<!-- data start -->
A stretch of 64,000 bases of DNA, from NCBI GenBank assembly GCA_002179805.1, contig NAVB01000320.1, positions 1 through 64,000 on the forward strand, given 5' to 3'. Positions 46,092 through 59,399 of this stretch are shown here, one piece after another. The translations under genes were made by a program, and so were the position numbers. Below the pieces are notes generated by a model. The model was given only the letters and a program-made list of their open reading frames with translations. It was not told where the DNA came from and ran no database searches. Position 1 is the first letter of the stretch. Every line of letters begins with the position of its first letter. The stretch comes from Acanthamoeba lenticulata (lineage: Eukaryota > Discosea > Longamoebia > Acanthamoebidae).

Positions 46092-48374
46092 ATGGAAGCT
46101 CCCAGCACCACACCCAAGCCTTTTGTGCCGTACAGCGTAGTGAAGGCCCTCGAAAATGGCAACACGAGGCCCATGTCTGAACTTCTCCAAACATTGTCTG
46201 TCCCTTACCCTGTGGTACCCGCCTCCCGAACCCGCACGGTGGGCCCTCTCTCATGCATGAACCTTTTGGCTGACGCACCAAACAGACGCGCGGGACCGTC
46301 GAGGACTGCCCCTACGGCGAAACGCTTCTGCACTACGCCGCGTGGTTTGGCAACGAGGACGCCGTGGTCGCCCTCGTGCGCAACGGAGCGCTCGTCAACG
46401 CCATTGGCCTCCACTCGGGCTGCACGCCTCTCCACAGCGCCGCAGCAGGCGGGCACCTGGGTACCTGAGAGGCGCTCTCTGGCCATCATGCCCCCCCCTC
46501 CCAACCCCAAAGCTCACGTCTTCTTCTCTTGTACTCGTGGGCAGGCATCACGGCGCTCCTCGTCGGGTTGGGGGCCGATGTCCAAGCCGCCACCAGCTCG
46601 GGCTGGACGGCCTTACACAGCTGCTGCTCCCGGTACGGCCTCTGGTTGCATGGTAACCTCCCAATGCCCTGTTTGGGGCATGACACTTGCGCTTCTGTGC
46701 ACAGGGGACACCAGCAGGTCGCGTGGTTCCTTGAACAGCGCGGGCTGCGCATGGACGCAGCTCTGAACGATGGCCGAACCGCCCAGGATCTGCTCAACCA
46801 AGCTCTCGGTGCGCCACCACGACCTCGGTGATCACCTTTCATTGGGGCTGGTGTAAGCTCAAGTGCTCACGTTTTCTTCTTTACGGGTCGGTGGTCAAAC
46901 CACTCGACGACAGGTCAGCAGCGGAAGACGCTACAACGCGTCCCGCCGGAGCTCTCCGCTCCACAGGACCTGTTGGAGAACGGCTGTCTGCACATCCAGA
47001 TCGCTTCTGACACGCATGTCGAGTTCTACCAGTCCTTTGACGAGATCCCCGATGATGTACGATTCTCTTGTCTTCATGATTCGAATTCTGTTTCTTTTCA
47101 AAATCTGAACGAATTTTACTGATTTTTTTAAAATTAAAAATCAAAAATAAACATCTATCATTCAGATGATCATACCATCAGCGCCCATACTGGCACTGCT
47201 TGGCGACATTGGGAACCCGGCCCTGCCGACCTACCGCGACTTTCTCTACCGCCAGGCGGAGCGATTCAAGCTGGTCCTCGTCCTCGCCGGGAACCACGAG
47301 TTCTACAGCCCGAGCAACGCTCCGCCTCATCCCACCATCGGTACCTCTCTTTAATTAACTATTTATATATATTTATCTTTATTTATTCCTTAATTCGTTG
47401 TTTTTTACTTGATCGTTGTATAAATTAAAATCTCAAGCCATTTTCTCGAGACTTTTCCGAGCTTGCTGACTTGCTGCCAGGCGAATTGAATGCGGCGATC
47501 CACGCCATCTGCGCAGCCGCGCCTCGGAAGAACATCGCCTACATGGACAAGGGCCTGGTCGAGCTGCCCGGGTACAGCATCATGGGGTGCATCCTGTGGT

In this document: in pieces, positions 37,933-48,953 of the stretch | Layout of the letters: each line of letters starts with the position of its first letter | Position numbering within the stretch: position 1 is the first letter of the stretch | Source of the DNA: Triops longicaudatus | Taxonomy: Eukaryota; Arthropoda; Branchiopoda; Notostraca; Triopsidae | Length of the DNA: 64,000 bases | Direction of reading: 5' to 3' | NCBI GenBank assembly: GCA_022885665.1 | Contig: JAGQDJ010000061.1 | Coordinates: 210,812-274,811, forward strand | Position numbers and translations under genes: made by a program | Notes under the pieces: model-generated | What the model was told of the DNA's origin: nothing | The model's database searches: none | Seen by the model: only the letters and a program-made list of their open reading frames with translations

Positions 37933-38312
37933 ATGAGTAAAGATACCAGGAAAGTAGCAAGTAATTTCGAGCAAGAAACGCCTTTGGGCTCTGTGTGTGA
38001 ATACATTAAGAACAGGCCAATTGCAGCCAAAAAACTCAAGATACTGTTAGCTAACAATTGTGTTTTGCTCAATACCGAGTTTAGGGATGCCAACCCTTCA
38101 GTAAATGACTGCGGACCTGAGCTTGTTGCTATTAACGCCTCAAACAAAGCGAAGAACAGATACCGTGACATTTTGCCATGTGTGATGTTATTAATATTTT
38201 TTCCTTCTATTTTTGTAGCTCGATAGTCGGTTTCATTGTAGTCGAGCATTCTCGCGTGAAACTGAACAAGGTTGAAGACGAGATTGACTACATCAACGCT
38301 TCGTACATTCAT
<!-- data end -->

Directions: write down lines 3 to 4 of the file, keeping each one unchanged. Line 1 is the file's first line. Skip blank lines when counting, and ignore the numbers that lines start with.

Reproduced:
46092 ATGGAAGCT
46101 CCCAGCACCACACCCAAGCCTTTTGTGCCGTACAGCGTAGTGAAGGCCCTCGAAAATGGCAACACGAGGCCCATGTCTGAACTTCTCCAAACATTGTCTG